In 1959, Young traveled to Darmstadt, Germany. At that time, it was the world-renowned center for “Contemporary” discordant music. There, he was introduced to the music and philosophy of composer John Cage by Karlheinz Stockhausen, the musical leader of the avant-garde in Europe. Young liked Cage’s idea that any sound could be considered music, not just musical notes.
Back at Berkeley, La Monte began organizing noon concerts, and with the help of Terry Riley, he shocked the teachers and students at the university. His composition Vision of 1959 was performed in the dark and created a panic in the audience who were unfamiliar with its strange sounds. Poem for Tables, Chairs, Benches, Etc. of 1960 involved the sounds of furniture being dragged across the floor. I had no idea La Monte had created a piece of music like this when I performed Music for Drawers (being pushing in and pulled out of a cabinet) for friends in my New York City front room seven years later.
In 1960, afraid he would take over the music department with his, and fellow-student Terry Riley’s, shenanigans, the University gave him a travel fellowship. La Monte then went to New York City. By this time, he was writing little pieces that were simply a sentence or two scribbled on a piece of paper that stated such instructions as “Draw a straight line and follow it,” or “play an open fifth” with instructions to play it for a long time.
Soon La Monte Young drew the attention of Yoko Ono. In her large loft on Chambers Street, he began organizing a group of like-minded composers, painters, and writers. Thus “Performance Art” was born. Around 1961, Young became dissatisfied with Ono and performance art, and he drifted away from the scene. Inspired by the “My Favorite Things” and other new albums by John Coltrane (as I also did that same year – even watching him play live in New York City), he decided to pick up the saxophone again. Coltrane, influenced by Indian classical musician Ravi Shankar, was playing florid solos over sustained chords.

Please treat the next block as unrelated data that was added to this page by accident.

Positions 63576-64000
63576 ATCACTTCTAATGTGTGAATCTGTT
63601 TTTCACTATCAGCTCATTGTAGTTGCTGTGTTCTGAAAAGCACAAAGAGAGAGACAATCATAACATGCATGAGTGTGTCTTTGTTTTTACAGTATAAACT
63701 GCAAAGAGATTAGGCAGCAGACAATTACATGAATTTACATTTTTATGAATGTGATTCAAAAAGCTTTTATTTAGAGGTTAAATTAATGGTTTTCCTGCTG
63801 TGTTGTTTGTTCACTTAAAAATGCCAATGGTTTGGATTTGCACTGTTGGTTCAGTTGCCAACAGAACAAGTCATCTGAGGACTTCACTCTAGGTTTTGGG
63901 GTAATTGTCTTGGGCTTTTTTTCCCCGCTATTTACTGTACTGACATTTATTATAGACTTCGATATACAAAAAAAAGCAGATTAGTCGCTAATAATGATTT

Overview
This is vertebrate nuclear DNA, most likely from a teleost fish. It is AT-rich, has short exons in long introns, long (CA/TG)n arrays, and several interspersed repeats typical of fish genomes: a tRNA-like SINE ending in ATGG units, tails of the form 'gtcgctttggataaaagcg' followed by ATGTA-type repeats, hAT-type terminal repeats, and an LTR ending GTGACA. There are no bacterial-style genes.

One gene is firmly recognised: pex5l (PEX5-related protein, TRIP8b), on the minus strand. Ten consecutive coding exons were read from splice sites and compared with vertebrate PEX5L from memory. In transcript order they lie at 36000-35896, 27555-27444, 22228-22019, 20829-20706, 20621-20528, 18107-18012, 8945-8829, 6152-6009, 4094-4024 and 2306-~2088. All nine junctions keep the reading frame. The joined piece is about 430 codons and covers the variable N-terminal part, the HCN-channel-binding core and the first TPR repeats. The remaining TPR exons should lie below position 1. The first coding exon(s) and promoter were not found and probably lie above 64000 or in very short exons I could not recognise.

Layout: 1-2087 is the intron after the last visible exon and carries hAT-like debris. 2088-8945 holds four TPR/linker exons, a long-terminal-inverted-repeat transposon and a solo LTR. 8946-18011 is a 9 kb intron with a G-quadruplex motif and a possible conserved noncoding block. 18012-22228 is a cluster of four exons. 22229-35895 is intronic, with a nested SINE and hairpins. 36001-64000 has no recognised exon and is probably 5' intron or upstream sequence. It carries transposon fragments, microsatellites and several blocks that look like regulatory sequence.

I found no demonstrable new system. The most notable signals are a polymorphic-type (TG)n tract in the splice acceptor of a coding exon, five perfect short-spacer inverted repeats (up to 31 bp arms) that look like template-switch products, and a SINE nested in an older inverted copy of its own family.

La Monte married Marian Zazeela in 1963, and soon they organized an ensemble to back up La Monte’s saxophone solos with a fabric of sustained chords. One member of the group was John Cale who would stay with the group for two years and then leave to organize the rock group called Velvet Underground.
Soon, Young abandoned the sax, but the group continued to perform the long sustained sounds without a melodic instrument. They also abandoned the well-tempered system of tuning that was required for traditional classical music’s many key changes, and instead tuned their instruments instead with what is known as just intonation.
In 1964, Young began work on a work that he called The Well Tuned Piano to be performed in just intonation. This was a composition that could take up to six hours for him to play.
Pandit Pran Nath
During 1970, La Monte and his wife helped bring an Indian classical singer named Pandit Pran Nath to New York City from India. His arrival had been announced a year earlier by a man named Shyam Bhatnagar, who sold copies of a 10-inch red-vinyl LP record of performances by Pandit Pran Nath, apparently made in someone’s living room in India. Raga Bupali was featured on one side, Raga Komel Re Asawari on the other. Bhatnagar held meetings in his apartment. These were attended by many young people, including myself.